I haven't read this gospel in a number of years, so I opened it this morning. I found some striking remarks.
The gospel begins in the midst of a discussion; the pages that introduce it are missing.
"... will matter then be destroyed or not?"
The Savior said, "all natures, all formations, all creatures exist in and with one another, and they will be resolved again into their own roots. For the nature of matter is resolved into the roots of its nature alone. He who has ears to hear, let him hear."
— The Nag Hammadi library in English, Harper & Row, 1998, page 524
In discussion about the inner teachings of the Gospels — that is, teachings Christ passed on which are meant to be taken as inward teachings, that relate not to the outer world, but to inward being — it's worth mentioning that whenever Christ says, he who has ears to hear, let him hear, he means, the teaching is an inner or esoteric teaching, that is, it cannot be taken literally or interpreted according to the rules of the ordinary world.
In order to understand this better, we have to reconfigure our understanding of what it means to listen, and to hear. To listen and to hear is not just a matter of listening and hearing with attention. One can have a very good outward attention and listen and hear quite well, and take in an enormous amount of data and have sophisticated intellectual exchanges, a strong memory of everything that's been said, and so on. This isn't listening and hearing as it is referred to in the Gospels; nor, as it happens on it to be the understanding of listening and hearing as it relates to inner work, be it Sufi, Buddhist, Christian, Hindu, or otherwise.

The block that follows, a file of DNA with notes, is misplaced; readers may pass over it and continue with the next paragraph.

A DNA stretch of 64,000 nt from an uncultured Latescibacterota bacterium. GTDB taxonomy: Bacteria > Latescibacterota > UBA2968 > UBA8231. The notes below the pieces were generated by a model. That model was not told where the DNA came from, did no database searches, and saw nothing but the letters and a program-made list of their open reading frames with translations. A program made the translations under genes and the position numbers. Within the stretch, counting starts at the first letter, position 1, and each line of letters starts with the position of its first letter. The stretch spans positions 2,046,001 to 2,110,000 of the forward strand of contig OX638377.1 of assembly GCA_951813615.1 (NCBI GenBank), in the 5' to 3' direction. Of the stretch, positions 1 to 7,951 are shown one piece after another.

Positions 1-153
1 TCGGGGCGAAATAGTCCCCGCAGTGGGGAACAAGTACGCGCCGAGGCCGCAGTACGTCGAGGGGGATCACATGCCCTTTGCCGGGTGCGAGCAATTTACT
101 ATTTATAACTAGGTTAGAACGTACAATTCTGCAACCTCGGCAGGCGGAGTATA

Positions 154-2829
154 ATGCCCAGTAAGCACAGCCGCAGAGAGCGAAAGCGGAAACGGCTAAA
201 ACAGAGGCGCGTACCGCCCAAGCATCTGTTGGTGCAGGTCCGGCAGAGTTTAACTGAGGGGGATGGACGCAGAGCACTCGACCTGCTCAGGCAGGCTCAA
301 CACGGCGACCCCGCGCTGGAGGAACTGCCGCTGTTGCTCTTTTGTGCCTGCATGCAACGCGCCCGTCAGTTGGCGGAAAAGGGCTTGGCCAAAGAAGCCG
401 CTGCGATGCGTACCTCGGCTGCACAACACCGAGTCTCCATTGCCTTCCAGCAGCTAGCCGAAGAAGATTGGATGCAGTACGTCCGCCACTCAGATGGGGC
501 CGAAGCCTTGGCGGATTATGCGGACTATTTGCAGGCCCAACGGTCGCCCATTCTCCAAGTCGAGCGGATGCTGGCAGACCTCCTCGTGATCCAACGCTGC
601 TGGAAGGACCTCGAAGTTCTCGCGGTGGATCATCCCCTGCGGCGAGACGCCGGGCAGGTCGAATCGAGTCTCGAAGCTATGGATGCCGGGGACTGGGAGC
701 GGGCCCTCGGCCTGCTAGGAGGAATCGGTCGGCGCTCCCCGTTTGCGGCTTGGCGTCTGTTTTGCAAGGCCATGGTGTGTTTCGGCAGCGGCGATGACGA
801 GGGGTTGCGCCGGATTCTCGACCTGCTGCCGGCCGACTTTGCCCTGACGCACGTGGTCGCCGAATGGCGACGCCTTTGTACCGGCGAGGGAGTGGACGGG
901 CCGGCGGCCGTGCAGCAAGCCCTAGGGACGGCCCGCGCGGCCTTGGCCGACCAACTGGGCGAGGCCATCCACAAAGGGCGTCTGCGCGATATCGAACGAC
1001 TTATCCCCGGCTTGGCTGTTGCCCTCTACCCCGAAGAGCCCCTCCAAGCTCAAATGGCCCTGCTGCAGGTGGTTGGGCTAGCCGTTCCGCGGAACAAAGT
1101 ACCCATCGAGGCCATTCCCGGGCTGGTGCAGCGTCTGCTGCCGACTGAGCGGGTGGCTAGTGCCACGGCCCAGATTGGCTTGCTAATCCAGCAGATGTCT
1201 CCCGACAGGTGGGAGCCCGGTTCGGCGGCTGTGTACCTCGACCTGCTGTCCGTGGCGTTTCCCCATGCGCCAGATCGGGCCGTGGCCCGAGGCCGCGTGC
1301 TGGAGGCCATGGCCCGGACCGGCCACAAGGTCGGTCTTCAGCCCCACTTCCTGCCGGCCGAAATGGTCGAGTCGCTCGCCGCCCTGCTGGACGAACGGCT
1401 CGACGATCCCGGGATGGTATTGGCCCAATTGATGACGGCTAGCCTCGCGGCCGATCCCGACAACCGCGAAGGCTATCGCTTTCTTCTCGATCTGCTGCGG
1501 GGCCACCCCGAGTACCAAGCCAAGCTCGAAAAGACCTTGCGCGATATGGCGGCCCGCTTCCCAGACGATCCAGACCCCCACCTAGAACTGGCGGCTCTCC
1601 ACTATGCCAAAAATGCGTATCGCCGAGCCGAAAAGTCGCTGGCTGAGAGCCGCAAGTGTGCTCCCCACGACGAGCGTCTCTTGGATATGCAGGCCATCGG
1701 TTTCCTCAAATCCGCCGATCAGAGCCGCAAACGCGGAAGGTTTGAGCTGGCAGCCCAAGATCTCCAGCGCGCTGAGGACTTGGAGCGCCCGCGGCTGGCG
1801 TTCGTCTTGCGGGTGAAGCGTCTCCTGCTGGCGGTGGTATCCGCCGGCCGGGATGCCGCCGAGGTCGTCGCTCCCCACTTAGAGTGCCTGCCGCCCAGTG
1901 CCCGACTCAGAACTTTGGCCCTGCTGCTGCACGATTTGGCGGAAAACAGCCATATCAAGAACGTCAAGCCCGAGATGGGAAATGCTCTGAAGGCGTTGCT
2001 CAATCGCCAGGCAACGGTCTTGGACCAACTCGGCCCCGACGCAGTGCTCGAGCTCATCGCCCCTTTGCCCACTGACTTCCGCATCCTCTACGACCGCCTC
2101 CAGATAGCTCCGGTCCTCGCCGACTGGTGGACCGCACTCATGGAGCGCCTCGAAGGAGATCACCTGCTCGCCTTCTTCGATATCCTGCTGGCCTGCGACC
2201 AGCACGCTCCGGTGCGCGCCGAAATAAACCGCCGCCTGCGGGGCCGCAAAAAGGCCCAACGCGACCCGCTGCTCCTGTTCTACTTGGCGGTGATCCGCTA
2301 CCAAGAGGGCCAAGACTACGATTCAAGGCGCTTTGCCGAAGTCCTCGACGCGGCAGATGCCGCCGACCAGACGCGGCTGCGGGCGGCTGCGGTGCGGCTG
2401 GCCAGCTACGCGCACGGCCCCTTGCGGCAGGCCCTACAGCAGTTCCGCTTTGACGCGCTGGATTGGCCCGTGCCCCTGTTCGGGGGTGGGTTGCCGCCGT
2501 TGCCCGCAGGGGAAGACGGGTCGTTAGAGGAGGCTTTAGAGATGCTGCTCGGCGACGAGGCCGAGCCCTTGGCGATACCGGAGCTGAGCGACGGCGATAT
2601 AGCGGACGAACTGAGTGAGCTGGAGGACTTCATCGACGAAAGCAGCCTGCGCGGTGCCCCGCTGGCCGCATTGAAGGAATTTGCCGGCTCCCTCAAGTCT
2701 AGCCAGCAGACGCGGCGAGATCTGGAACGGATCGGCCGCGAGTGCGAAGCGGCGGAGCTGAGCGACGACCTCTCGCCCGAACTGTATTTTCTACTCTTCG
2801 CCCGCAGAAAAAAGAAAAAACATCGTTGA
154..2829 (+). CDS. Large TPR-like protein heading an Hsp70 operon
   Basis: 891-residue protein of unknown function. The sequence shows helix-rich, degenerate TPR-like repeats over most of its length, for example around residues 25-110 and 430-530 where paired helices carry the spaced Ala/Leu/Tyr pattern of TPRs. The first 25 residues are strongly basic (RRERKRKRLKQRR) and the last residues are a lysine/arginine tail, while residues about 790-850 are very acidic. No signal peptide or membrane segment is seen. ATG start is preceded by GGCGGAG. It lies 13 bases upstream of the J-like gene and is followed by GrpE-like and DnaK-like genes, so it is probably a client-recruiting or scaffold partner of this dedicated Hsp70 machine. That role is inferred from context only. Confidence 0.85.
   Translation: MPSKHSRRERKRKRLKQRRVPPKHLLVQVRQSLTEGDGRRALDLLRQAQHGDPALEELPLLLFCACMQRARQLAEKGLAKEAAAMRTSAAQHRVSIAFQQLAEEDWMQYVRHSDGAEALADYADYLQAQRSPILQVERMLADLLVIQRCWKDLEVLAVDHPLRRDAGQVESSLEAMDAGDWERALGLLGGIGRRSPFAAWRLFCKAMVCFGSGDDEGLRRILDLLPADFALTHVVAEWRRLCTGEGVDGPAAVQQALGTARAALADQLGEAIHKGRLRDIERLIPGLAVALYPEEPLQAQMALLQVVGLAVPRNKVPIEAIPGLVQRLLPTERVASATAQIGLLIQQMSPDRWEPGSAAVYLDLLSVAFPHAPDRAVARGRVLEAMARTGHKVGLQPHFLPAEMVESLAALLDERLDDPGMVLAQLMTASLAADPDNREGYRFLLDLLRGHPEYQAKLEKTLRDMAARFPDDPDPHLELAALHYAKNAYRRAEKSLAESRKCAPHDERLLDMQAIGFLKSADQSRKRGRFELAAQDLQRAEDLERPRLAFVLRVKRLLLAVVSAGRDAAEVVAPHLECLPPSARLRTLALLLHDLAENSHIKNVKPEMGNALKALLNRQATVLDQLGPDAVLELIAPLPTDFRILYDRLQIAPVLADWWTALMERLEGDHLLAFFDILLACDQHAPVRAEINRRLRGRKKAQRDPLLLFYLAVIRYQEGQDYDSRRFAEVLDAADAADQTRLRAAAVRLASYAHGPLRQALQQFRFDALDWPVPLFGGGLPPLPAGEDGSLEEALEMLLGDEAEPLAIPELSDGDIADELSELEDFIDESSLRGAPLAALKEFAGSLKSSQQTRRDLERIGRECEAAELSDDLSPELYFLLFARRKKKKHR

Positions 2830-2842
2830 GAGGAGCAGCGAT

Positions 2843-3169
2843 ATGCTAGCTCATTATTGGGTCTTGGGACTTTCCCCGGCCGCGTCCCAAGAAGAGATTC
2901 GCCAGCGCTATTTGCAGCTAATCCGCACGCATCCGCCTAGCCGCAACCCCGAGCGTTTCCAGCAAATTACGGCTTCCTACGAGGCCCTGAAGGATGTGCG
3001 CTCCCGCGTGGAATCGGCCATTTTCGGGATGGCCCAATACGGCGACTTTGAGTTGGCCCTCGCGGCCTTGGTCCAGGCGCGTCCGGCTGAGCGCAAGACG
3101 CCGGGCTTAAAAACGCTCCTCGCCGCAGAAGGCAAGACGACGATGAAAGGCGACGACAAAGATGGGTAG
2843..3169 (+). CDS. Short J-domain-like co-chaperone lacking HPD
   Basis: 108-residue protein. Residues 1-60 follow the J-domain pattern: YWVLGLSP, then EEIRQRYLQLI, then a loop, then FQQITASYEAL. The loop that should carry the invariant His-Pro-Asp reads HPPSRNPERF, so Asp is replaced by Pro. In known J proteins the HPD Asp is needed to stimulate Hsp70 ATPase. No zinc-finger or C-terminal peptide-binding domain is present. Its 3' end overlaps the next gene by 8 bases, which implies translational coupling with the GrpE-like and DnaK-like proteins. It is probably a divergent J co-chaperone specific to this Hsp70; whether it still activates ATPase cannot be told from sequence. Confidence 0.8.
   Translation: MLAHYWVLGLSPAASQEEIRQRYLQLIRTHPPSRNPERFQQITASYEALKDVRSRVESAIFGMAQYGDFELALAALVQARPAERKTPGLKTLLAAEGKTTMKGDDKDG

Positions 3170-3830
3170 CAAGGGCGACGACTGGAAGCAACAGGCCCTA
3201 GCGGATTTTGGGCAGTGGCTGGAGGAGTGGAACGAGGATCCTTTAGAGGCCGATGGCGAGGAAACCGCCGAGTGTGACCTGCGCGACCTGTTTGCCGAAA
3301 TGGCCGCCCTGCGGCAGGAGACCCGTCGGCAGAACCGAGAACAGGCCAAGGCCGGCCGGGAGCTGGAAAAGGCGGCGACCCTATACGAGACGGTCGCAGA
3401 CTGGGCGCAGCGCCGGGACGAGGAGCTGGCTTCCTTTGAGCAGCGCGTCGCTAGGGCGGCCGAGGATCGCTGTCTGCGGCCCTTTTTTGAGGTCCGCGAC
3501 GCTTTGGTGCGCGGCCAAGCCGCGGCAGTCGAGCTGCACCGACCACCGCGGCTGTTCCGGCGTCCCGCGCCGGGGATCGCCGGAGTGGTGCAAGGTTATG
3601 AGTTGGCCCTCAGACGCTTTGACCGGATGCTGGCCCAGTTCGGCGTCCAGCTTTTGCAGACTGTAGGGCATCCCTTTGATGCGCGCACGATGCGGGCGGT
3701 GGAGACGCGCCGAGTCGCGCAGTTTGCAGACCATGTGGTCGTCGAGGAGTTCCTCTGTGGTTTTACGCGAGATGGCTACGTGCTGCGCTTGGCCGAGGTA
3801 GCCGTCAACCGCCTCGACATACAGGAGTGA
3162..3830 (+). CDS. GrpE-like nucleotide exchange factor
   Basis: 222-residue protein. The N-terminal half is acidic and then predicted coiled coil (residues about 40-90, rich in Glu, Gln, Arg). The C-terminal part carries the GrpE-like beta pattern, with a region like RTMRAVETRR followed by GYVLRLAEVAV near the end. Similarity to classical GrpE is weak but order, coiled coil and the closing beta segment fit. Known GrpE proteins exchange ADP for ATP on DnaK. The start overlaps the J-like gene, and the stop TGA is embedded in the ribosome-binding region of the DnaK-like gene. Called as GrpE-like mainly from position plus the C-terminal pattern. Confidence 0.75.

As it happens, the inward parts that listen and hear are much deeper within Being then our ordinary parts. When we encounter the words, he who has ears to hear, let him hear, we encounter an admonition that the impression of the ideas be taken deeper into Being.
Now, this may seem like a new idea... what precisely does that mean?
It means that one must have an organic sensitivity, a connection to sensation, and that the understandings must flow inward as a result of that connection and relationship, which creates a transparency. This transparency represents a kind of clarity. It's extremely difficult to explain this clarity in words, but generally speaking, in this clarity one will distinctly feel that one receives things more deeply. Personality is far more passive in this condition, and essence is active.
We can't know precisely what the condition under which matter might be destroyed was; the questioner may have been asking about the durability of the material world, or the nature of experience after spiritual enlightenment. Nonetheless, Christ's message on the subject is fascinating.
Essentially, he discusses a condition I have mentioned in past posts. All natures, all formations, all creatures exist in and with one another. Everything contains everything else; all objects, events, circumstances, and conditions are so directly and deeply connected to one another that a grain of sand objectively contains the entire universe, if this were properly sensed and understood. The idea seems ridiculously inflated, but there is a sacred truth within it: the absolute and entire expression of God and Being find perfection within each instant and instance of manifestation.
Christ expands on this fundamental truth, which is certainly expressed in Buddhism, by pointing out that they will be resolved again into their own roots. For the nature of matter is resolved into the roots of its nature alone.
I'll ponder this point and attempt comment on it tomorrow, after allowing it to digest more deeply during the night.